Science fiction and fantasy
Jeff Hawke: Overlord
by Sydney Jordan and Willie Patterson
The Overlord of the title is Chalcedon, a scheming character whose plots and manipulations tie the stories together. Gentle humour, delivered with a subtle and lighthearted tone, runs through these tales. Aliens who believe themselves to be vastly superior to mankind are shown to be vain, corrupt, selfish, and often wrong. Hawke may look the part of an action hero, but he prefers to talk his way out of trouble. It's as though he takes the words of Isaac Asimov, "violence is the last refuge of the incompetent", as his motto.
The four stories that make up this collection are enjoyable to read, although their pace is slow to begin with. It's not until the final story, "Counsel For The Defence", that events come to a head and the plot gains a more satisfying complexity and pace.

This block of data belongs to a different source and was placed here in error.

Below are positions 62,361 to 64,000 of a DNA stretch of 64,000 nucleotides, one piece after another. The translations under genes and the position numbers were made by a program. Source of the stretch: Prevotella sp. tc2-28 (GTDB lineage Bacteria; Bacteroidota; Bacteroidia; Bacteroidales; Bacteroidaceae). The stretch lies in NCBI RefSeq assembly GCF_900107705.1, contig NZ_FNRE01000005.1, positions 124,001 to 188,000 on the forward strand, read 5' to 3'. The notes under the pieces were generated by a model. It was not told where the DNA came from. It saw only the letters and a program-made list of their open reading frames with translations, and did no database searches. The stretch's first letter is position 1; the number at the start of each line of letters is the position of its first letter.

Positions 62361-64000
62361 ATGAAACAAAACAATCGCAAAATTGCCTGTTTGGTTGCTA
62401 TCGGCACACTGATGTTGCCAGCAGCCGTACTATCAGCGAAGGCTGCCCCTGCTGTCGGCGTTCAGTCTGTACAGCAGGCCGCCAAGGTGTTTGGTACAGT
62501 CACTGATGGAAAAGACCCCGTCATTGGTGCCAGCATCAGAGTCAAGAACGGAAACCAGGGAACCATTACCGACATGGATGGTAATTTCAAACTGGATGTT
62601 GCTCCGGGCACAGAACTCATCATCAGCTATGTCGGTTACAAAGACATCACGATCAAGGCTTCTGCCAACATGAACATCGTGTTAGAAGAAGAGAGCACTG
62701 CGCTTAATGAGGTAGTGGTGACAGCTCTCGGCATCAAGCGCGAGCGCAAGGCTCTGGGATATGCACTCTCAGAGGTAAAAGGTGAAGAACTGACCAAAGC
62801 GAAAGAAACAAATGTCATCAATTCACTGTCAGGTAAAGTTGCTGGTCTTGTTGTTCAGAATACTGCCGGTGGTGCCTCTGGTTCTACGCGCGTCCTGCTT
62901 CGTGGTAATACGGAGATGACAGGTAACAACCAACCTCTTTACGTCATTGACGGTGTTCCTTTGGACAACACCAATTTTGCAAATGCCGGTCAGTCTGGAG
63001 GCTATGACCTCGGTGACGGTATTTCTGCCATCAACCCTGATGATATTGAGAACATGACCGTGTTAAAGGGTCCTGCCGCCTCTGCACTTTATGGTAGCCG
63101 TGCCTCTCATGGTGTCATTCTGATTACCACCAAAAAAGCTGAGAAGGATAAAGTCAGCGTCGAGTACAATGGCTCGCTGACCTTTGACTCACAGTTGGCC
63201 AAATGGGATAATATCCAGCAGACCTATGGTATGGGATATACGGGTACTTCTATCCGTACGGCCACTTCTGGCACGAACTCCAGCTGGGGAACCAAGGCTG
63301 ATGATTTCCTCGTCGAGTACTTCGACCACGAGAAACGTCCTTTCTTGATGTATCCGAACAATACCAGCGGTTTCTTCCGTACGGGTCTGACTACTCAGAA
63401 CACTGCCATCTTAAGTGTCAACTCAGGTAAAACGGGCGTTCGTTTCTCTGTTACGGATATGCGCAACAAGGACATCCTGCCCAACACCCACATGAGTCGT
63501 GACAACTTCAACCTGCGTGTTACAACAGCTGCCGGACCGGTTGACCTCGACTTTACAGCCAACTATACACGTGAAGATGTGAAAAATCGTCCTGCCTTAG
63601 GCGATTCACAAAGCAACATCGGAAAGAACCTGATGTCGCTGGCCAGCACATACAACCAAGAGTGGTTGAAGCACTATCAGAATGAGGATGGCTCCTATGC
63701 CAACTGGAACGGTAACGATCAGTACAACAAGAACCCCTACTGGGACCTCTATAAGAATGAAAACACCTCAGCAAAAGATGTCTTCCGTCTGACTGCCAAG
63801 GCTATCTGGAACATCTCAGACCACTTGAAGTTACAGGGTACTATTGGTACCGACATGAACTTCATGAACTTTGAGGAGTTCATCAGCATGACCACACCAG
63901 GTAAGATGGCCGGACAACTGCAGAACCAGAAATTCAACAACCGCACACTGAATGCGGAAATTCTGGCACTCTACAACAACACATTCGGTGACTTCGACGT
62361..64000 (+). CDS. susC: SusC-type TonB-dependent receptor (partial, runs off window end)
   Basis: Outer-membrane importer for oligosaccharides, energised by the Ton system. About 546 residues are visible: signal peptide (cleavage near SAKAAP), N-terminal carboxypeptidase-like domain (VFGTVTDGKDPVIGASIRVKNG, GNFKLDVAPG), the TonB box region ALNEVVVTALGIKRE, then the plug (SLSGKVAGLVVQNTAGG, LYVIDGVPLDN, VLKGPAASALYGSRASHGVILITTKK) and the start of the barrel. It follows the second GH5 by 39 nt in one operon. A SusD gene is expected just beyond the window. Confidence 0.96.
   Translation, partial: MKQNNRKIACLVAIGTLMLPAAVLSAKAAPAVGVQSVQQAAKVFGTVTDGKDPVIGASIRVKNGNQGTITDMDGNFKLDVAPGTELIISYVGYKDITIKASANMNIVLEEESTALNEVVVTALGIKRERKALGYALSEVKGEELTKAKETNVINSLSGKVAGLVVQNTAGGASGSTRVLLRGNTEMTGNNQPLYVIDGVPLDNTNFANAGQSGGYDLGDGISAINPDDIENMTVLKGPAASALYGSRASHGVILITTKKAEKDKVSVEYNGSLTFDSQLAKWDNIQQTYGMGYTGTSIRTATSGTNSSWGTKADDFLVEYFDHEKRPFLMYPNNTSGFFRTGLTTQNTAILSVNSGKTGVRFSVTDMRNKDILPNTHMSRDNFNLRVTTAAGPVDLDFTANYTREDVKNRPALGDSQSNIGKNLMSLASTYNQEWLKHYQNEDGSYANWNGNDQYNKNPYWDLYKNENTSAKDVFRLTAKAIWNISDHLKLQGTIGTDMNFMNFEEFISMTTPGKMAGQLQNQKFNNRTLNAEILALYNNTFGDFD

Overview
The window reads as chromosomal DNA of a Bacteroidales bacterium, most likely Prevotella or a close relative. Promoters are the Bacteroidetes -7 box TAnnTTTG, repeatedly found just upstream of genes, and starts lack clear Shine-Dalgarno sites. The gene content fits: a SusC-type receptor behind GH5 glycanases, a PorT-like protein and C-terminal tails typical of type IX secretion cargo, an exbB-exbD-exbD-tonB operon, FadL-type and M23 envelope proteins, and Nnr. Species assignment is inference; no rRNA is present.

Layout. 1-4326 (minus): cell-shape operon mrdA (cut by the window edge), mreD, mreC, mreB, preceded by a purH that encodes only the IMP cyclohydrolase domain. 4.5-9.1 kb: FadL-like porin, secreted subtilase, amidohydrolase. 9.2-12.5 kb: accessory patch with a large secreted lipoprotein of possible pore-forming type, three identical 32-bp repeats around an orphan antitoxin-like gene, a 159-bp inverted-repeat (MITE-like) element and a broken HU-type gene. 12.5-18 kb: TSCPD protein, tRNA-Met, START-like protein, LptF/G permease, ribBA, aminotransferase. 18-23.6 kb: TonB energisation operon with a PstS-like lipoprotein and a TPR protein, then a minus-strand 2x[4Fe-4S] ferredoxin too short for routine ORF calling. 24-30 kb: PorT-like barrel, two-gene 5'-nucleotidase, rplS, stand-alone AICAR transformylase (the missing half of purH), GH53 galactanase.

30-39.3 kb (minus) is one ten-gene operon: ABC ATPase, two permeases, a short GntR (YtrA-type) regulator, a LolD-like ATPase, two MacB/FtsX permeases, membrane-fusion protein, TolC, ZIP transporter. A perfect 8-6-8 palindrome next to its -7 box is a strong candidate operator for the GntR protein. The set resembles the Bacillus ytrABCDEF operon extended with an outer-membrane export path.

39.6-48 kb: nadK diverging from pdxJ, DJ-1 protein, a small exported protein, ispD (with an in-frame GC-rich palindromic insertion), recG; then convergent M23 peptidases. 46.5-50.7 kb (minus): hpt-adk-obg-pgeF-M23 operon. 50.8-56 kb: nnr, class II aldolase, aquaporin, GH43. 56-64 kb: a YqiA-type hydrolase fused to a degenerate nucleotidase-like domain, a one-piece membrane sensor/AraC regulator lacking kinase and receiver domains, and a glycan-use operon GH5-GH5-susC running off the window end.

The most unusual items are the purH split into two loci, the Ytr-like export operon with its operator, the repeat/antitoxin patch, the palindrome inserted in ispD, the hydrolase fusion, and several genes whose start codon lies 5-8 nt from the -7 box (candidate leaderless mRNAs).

In his introduction, Sydney Jordan writes about his history, and how the Second World War influenced him. This explains a lot about Jeff Hawke's character, and the reason why he is such a good negotiator rather than a more belligerent character. However, the introduction does make this graphic novel seem more highbrow than it actually is. This is a collection of accessible stories from a slightly more innocent era, abounding with freaky aliens who are often at war with each other. It will please readers who have a taste for nostalgia and somewhat lightweight space adventure.
If you like this, try:1602 by Neil Gaiman, Andy Kubert and Richard Isanove
Why are the superheroes and villains of the Marvel universe turning up in Elizabethan times? A graphic novel.
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